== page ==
Released at Sundown 2009, “Ahh.. the tape loading era!” is another ZX Spectrum demo by me. It’s a 128 only demo with a simple tune and a few fairly basic effects. It placed first in the Oldschool Competition.
So how did such a simple sounding demo place so high? The secret is in the special sauce of course – the demo is running the effects and playing the music at the same time as it is being loaded from tape.
I’ve always been a little jealous of the C64 demo writers – they’ve had a disk drive as standard in their arsenal for quite some time. The disk is used to stream in more data as their demos run, allowing them to write demos that are far bigger than the C64s standard RAM size. Now of course we have our own benefits on the Speccy (more memory for one) but there has never really been a standard disk system. The +3 never really took off (and has not been adopted by demo writers) and flash memory systems like the divIDE really only emulate the tape interface unless you fancy some really hard work. Those crazy Russians have their own Speccy clones that often have disk drives too but they haven’t really made it over to Europe. Besides, whilst I could use a disk drive or a divIDE they were not readily available until way after the Spectrums best years were behind it and that feels like cheating.
This means that we can’t have streaming demos on the Speccy, right? Wrong. It just means that we have to use the tape. Now, loading from tape is notoriously slow. It takes something like 40 seconds to load a single full-colour graphics screen. But if you look closely at a disassembly of the Spectrums ROM loading routines you’ll notice that it’s full of delays. These delays are great because they allow a lot of variation in the loading speed. This means that a mangled tape playing on your dads beaten up old portable cassette player still had a fighting chance of loading successfully. As we progress through Spectrum history we come across the so-called “turbo loaders”. These special loaders reduced the lengths of these gaps, making games load faster but at a the cost of greatly reduced reliability.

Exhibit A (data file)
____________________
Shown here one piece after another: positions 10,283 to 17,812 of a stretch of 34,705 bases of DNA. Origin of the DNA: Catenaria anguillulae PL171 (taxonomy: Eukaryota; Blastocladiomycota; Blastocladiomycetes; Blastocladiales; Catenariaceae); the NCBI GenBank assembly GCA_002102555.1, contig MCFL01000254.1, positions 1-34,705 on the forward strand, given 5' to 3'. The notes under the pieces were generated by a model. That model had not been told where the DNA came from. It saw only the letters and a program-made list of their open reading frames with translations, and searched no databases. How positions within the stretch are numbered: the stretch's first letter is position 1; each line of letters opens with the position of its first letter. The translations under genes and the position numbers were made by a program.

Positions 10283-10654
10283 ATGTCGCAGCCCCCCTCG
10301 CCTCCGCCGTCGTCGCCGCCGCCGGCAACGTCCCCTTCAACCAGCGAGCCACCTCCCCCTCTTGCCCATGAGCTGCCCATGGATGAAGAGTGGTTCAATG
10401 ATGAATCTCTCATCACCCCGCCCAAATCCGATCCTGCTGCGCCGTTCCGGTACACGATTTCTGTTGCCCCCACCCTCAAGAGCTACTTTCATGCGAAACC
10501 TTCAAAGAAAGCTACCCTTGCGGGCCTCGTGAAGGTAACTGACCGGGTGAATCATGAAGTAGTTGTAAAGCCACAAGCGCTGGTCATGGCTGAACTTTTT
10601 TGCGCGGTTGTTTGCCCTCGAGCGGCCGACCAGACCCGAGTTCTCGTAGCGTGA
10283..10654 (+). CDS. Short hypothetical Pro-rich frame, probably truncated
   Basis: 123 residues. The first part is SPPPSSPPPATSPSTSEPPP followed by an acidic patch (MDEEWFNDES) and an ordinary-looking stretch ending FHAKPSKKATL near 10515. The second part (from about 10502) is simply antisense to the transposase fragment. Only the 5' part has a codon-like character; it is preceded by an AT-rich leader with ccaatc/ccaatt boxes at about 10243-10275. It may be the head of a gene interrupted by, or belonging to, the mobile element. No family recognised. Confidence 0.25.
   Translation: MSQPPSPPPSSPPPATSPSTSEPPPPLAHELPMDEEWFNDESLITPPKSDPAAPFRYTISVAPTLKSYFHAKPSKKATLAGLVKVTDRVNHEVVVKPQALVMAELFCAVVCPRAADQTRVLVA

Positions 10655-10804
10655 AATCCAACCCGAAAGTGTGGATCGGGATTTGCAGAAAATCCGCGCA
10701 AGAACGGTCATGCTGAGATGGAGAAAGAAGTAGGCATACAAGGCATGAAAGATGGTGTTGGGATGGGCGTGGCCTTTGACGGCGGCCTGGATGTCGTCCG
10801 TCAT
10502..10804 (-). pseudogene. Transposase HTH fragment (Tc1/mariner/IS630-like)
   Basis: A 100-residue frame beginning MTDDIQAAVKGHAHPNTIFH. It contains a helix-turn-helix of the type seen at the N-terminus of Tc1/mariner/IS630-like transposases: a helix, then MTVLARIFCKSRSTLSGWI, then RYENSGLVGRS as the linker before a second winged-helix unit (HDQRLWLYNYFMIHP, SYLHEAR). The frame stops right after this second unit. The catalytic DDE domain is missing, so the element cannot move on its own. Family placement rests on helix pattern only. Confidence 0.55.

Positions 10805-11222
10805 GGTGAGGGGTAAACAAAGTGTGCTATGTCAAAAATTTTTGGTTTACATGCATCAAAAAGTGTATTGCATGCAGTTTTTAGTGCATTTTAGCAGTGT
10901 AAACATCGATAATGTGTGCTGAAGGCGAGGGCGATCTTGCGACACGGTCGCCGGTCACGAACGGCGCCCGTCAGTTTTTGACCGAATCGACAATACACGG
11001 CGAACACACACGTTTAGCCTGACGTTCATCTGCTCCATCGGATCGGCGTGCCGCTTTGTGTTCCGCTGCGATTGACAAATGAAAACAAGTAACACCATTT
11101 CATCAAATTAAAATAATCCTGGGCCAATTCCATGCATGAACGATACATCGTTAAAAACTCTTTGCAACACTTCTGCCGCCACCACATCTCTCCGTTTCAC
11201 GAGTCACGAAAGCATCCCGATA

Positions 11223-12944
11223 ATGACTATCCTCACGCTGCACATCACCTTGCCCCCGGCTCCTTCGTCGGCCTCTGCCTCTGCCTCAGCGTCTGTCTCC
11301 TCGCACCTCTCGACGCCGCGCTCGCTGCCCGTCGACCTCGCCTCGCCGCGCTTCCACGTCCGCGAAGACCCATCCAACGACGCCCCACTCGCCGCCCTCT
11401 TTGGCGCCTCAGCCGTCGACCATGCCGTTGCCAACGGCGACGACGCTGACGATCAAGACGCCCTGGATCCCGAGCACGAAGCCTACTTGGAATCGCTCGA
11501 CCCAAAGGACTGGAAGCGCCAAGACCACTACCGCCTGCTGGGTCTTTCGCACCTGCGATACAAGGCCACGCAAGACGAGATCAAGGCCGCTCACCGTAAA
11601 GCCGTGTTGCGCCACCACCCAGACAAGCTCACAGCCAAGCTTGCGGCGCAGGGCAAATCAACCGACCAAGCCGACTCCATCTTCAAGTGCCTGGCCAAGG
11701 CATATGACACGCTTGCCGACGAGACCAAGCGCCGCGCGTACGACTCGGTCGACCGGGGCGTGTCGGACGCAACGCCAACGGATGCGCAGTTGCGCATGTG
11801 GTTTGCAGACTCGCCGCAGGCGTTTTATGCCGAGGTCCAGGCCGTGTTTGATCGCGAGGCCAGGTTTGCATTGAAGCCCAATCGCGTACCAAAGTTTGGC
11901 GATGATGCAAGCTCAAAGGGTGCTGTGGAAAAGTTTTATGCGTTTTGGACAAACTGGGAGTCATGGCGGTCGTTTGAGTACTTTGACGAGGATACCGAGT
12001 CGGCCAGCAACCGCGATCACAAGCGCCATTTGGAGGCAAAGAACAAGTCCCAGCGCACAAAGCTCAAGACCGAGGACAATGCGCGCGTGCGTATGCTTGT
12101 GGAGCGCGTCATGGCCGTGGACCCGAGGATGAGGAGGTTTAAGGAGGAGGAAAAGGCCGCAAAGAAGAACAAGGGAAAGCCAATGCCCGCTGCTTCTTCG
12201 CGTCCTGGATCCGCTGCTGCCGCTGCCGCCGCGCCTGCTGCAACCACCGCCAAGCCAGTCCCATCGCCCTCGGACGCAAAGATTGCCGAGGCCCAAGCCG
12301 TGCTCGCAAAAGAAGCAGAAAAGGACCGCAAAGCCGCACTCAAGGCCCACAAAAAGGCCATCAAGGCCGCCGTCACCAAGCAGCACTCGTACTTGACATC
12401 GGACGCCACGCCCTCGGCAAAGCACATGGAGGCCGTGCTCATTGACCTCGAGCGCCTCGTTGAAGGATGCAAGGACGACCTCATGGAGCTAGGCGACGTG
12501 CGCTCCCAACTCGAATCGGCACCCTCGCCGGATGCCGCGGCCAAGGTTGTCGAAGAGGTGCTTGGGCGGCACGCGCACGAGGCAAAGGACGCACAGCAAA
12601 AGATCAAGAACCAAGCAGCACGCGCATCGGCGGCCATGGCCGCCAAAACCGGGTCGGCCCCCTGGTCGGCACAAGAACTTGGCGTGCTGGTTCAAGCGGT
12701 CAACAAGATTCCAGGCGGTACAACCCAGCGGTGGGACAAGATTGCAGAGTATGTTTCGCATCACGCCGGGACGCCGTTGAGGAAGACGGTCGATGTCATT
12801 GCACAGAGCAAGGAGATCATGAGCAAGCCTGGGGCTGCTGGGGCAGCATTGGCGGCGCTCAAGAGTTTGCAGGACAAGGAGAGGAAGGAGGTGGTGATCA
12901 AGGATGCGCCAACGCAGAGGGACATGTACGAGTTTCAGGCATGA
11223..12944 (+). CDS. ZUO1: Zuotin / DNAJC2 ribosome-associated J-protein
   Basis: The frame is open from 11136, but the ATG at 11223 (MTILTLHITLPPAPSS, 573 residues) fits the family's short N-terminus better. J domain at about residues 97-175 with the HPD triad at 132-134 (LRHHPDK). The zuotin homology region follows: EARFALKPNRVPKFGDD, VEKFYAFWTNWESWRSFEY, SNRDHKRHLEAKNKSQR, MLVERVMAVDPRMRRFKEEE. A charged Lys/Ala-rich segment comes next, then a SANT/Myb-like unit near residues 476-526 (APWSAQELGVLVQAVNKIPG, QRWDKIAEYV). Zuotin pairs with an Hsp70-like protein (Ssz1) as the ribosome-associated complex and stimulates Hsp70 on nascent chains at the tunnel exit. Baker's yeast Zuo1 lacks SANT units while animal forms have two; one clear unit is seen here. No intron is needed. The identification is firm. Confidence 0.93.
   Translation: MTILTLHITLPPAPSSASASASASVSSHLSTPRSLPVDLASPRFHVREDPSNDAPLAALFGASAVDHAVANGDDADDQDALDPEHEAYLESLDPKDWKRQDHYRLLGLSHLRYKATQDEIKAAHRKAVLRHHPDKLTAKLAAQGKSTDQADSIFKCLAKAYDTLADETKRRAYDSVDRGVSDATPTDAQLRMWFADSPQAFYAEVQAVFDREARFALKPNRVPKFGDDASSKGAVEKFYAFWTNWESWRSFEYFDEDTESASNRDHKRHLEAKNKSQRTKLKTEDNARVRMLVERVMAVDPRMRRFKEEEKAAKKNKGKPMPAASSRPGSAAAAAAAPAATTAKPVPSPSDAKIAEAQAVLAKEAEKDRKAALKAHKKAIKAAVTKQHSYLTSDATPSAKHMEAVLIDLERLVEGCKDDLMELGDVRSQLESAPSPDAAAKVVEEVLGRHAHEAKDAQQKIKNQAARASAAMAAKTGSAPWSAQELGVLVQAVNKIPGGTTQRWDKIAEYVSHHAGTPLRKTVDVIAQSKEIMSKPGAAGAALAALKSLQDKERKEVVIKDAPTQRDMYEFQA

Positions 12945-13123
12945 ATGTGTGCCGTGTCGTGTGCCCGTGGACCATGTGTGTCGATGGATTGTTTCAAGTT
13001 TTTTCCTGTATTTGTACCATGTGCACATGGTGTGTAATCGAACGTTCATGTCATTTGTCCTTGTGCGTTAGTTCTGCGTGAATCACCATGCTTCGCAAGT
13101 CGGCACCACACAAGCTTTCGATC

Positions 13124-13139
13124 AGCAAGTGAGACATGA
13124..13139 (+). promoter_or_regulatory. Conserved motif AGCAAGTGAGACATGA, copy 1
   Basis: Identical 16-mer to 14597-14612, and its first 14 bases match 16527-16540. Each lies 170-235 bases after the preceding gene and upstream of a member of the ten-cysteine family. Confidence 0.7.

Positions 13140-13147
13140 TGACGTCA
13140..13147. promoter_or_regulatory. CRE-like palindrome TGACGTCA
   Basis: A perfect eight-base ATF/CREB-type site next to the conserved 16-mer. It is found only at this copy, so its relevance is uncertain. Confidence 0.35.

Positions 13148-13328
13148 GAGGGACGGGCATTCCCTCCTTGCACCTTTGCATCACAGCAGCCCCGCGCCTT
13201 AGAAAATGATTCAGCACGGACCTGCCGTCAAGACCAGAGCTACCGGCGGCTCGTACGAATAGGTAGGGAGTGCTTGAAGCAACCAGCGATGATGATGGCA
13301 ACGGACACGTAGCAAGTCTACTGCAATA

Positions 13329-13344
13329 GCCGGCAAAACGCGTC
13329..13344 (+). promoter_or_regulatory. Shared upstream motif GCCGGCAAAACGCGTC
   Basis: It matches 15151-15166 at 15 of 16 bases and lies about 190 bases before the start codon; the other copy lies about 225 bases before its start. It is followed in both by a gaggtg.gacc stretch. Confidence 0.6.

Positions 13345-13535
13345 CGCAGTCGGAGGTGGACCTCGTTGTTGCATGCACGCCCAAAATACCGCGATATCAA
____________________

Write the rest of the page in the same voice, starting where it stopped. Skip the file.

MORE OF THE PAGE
So delays in a tape loading routine are good, right? Yes. But who says we should just sit and wait for a few hundred clock cycles. Who says we can’t do something interesting in those delays? No-one, and yet very few people seem to have tried. Check the txt file from the demo to see some references to what other people have done but, as far as I can tell, I am the first person to do something this complex with a Spectrum loader.
A few people have asked if the demo is real or if I am cheating. I can happily say that it’s very real. I’m even happier to say that it runs on both actual hardware and emulators, though you may need to change some settings to get emulators to run it properly. The demo uses a slightly modified version of the standard Spectrum loading routines. In fact, it only really differs in two ways. Firstly, the data loaded from tape goes into a small, cyclic buffer. Secondly, I replace the inherent delays in the loading routine with something more interesting. What that interesting thing does exactly depends on what part of the demo you are watching. In some parts it’s copying data out of the cyclic buffer into another part of memory. In others it is actually running that data as code to display the effects that you see. Both of these things have to happen in tiny time-slices so as not to upset the timing of the loading – if a routine takes too long or runs too quickly then data will be corrupted and the loader will crash. Look very closely at the ROM code I linked to above and you’ll see the comment “Wait 358 T states before entering the sampling loop” – that’s the secret to this demo ;)
You can grab the final demo from here
It’s also here on YouTube
And it’s also up on Pouet
Nice. The drawing onto the screen reminds me of Gremlin’s “Compendium” games, which did this while loading (a good place to put the instructions), but I’ve never seen AY music during loading before. No doubt you chose something with long chords so you didn’t have to keep updating the sound chip registers, or what not.